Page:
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  1. #1

    Am I over simplifying this?

    I'm a total newbie...educate me.

    I've looked at many threads, pages, and Grizzly Adams great videos on hanging a hammock. They all involve rings, buckles, & etc.

    I've simply been throwing a piece of webbing, with 2 loops at the end, around a tree. I thread one end through the other and pull it tight.

    From each end my hammock to the webbing, I'm using a piece of 6mm Prusik cord. I run the cord through the loop on the webbing and tie it back onto itself with a Taunt Line Hitch.

    Once the hitch is set, it's completely adjustable and won't slip on it's own. No, I wouldn't hang 10' in the air off a TLH, but my butts 2' off the ground, and I've never seen a set knot slip.

    Since I haven't seen anyone recommend this approach, I'm wondering what I'm missing?

  2. #2
    Senior Member
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    Welcome!

    You are already there, using your noodle to create a good setup. You will be ok with this setup for several hangs, after which I bet you will start to think:

    Can I make this lighter?
    Can I make this easier to setup?
    Can I make this easier to adjust?
    Can I make this easier to tear down?
    How can I make this work on a longer/shorter hang distance?

    For instance, the simple addition of a carabiner to end of your webbing loops will allow you to set it up without disconnecting your hammock from any straps/lines during setup/tear down.

    Most folks here would not consider a taut-line hitch as a suitable load-bearing option, but you are welcome to Hang Your Own Hang....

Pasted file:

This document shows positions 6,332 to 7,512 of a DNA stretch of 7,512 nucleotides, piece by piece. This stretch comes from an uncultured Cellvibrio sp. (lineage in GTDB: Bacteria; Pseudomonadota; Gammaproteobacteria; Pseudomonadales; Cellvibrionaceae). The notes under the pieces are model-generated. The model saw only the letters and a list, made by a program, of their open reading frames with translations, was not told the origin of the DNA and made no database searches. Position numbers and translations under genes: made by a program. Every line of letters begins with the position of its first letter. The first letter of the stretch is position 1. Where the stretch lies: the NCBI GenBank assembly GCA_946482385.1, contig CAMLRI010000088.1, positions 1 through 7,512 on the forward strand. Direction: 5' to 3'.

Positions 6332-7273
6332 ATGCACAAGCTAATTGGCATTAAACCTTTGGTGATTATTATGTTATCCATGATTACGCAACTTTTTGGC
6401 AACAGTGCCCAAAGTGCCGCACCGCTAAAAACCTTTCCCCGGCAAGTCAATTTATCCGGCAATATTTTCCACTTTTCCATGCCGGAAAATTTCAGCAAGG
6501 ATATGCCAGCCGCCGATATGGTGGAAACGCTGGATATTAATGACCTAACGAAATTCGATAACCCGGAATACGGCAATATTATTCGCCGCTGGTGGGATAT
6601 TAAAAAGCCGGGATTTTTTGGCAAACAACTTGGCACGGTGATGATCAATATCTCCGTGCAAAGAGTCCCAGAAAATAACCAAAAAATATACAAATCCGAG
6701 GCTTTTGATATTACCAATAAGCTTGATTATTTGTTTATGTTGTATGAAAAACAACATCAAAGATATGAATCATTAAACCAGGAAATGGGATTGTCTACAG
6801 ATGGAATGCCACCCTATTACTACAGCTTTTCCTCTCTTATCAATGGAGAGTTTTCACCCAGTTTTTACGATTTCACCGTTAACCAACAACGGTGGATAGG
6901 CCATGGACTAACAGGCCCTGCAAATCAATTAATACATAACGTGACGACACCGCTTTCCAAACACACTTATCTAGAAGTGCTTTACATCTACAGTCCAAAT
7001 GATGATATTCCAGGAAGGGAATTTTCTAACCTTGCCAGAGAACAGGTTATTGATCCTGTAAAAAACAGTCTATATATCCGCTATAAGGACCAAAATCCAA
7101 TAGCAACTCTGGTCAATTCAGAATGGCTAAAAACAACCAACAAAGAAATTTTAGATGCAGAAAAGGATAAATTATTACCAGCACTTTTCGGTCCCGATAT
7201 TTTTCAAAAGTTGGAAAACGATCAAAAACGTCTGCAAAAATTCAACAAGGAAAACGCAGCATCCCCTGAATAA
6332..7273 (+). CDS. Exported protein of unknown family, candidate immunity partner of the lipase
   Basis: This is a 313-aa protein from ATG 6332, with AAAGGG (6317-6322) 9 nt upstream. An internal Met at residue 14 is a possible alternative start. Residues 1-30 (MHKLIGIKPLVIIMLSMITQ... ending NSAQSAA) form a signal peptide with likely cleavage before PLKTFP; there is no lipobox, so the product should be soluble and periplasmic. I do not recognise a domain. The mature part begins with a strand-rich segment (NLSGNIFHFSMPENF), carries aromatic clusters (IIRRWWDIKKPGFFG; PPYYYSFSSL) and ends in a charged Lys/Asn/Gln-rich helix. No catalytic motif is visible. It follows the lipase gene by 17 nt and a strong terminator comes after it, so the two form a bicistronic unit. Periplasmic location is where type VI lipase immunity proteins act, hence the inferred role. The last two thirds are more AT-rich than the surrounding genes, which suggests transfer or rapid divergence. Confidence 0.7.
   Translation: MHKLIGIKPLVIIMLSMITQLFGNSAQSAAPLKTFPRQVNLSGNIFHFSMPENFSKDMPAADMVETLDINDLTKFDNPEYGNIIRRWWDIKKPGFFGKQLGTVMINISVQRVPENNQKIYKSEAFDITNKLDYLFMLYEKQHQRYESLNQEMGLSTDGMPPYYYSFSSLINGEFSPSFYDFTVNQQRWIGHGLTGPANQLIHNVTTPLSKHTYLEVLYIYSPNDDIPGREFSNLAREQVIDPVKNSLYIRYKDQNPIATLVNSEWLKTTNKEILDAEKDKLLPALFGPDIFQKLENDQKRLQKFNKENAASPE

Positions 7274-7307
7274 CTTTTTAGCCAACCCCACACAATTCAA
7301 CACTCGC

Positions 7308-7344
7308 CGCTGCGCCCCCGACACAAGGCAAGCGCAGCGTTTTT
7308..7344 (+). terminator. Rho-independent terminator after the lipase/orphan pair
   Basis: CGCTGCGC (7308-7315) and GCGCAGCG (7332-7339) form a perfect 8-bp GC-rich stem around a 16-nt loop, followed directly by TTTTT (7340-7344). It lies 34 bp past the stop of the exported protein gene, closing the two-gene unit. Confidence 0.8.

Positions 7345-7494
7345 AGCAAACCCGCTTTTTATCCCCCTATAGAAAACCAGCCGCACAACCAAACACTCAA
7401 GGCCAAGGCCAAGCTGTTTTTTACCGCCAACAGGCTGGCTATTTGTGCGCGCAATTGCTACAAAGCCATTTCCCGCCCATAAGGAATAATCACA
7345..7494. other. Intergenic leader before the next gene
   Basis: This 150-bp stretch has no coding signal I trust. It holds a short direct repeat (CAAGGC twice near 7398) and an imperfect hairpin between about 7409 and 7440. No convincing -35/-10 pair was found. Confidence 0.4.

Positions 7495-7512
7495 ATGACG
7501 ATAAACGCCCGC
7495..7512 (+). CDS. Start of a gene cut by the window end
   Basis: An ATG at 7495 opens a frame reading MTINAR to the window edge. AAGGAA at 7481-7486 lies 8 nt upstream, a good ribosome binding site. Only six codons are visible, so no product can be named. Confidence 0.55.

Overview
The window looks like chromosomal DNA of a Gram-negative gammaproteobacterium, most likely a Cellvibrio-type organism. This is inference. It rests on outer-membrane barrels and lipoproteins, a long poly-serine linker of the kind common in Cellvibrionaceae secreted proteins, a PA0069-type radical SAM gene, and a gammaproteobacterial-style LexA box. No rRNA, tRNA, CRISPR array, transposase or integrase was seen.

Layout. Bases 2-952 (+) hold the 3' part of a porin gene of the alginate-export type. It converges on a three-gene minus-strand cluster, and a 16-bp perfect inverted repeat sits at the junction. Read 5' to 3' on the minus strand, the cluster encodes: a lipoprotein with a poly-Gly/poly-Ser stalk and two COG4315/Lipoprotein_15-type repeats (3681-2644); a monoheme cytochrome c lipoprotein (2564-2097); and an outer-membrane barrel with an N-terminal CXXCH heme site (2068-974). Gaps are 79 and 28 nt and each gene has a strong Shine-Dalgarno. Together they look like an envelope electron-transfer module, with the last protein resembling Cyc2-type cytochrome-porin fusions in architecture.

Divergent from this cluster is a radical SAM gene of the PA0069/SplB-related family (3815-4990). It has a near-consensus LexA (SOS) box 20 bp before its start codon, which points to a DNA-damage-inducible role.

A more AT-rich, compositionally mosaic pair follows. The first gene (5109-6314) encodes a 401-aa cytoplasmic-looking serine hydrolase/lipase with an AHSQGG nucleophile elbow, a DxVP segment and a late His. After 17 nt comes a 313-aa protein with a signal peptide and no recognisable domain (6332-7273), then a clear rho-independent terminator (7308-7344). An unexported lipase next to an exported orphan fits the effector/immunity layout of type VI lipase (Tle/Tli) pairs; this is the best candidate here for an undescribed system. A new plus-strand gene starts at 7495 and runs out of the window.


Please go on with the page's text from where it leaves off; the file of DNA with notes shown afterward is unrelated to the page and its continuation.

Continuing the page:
Again welcome to the madness! You like spelunking? I have done some amateur caving at Ft. Stanton, NM...fun stuff! One day, we were in the cave so long, we came out and it was snowing and we weren't prepared! We almost decided to just head back down into the cave because it was warmer....haha crazy kids...

  3. #3
    Senior Member OldRagFreeze's Avatar
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    If it works for you then that's fine, but for me I'd have problems with that rig. For one the line is (presumably) a bit heavier than needed. My main concern would be crawling into camp after a serious 20 mile day of hiking and lazily tying my taut-line... I'm sure that knot works when properly cinched down, but I am also sure if not properly tensioned before weighting you will end up on the ground... As you say no big deal from two feet as far as injury goes... But not so for your gear. A small snag or rock under you and now you've got a hole in the hammock...

    I know these aren't probably concerns of yours, but I'm just sharing what my personal objections would be to using that set up for what I do.
    "We're the Sultans of Swing."

  4. #4
    Bubba's Avatar
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    Whatever works for you. Many here are weight and bulk conscious so reducing those two is part of their overall mentality. There are also people who like to tinker and find new and cool ways to do the same thing. Bottom line is if it works, is relatively safe and you don't mind carrying it then that's all that matters.